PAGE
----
Chlamydia. Just the name sounds ominous, doesn't it? Like some alien creature from a 1950s cult film. Your main reference point for chlamydia might even be that hilarious (but disturbing) sex ed lesson from the Tina Fey comedy Mean Girls. "You're going to want to take off your clothes, and touch each other," the teacher warned. "But if you do touch each other, you will get chlamydia... and die."
The National Chlamydia Coalition (NCC) convened in 2008 to address the high burden of chlamydia in adolescents and young adults by promoting equal access to comprehensive and quality health services.
The National Chlamydia Screening Programme (NCSP) in England was established in 2003 with the following objectives:
1.Preventing and control chlamydia through early detection and treatment of infection;
2.Reduce onward transmission to sexual partners;
3.Prevent the consequences of untreated infection;
4.Ensure all sexually active under 25 year olds are informed about chlamydia, and have access to sexual health services that can reduce risk of infection or transmission;
5.Normalise the idea of regular chlamydia screening among young adults so they expect to be screened annually or when they change partner.
Chlamydia, often misspelt Clamidia, is one of the most commonly reported bacterial sexually transmitted diseases (STDs). Global chlamydia statistics show that an estimated 92 million new chlamydia infections occur each year, affecting more women (50 million) than men (42 million).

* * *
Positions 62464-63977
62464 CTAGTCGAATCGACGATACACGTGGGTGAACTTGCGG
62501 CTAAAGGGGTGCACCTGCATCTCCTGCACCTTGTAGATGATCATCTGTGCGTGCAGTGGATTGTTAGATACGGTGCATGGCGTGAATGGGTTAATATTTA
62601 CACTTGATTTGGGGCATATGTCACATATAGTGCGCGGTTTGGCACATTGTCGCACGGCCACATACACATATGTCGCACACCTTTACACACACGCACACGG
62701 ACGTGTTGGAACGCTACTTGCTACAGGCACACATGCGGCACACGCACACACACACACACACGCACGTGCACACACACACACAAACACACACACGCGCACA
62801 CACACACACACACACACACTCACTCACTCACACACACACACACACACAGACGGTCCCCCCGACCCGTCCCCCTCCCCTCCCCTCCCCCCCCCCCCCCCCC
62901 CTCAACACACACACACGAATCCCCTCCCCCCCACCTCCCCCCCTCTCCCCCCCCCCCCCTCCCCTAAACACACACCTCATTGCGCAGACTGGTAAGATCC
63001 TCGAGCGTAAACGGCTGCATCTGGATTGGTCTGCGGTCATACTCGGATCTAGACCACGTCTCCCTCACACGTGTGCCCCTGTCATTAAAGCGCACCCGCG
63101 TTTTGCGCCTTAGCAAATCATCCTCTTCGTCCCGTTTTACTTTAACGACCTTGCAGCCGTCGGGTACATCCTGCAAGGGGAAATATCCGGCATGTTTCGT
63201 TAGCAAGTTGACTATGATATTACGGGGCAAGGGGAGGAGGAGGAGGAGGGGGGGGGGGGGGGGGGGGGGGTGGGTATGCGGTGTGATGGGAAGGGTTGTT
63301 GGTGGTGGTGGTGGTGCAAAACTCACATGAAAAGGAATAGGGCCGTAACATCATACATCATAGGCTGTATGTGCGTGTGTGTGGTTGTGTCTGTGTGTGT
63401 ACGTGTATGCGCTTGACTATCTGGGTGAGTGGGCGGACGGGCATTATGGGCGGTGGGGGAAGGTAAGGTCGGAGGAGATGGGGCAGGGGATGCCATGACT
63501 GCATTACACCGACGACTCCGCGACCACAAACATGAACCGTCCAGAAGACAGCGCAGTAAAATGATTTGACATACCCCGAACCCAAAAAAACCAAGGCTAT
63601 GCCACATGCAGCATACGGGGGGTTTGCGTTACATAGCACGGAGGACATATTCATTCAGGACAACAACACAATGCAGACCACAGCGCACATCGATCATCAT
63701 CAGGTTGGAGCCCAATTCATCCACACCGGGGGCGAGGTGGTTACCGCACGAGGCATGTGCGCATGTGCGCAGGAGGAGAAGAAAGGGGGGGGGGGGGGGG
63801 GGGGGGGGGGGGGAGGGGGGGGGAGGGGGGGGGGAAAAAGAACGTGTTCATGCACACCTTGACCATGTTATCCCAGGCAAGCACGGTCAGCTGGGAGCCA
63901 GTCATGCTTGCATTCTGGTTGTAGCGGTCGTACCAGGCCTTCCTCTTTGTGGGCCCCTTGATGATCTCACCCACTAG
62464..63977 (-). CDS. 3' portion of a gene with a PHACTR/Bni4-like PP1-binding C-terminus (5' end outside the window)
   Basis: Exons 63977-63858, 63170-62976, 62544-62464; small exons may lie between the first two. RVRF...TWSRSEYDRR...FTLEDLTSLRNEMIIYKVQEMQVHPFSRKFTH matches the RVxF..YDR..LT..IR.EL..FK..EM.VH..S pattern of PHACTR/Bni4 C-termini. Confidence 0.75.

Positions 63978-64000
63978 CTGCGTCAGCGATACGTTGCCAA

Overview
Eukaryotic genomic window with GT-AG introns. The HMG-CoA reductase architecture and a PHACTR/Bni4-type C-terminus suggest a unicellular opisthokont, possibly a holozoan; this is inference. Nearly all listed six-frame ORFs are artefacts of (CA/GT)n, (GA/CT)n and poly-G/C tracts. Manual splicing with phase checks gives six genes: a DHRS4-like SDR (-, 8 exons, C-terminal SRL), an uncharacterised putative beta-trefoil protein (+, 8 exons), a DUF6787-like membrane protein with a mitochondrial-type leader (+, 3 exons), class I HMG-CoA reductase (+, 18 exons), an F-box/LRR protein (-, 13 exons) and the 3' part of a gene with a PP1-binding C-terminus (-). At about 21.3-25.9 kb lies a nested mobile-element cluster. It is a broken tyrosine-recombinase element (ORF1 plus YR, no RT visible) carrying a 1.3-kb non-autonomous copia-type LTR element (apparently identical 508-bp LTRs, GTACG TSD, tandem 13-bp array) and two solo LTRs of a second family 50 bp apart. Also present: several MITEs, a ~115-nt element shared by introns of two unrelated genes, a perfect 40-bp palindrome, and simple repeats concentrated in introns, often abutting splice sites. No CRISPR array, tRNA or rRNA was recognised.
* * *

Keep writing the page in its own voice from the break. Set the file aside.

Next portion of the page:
Chlamydia is a common STD that can infect both men and women. It can cause serious, permanent damage to a woman's reproductive system, making it difficult or impossible for her to get pregnant later on. Chlamydia can also cause a potentially fatal ectopic pregnancy (pregnancy that occurs outside the womb).
Most people who have chlamydia don’t notice any symptoms and so they don’t know they have it. Research suggests that 50% of men and 70-80% of women don’t get symptoms at all with a chlamydia infection.
Most people who have chlamydia don’t notice any symptoms, and so don't know they have it. Research suggests that 50% of men and 70-80% of women don't get symptoms at all with a chlamydia infection.
No symptoms occur in around 7 in 10 infected women and 5 in 10 infected men. Also, you may not have any symptoms until several weeks (or even months) after coming into contact with chlamydia.
Chlamydia can be transmitted during vaginal, anal, or oral sex. Chlamydia can also be passed from an infected mother to her baby during vaginal childbirth.
Chlamydia and gonorrhea (another sexually transmitted infection) cause similar signs and symptoms, including discharge from the penis or vagina and pain with urination. However, chlamydia usually causes no symptoms. In addition, chlamydia can cause serious long-term complications in women who are not treated. Fortunately, chlamydia is curable with antibiotic treatment.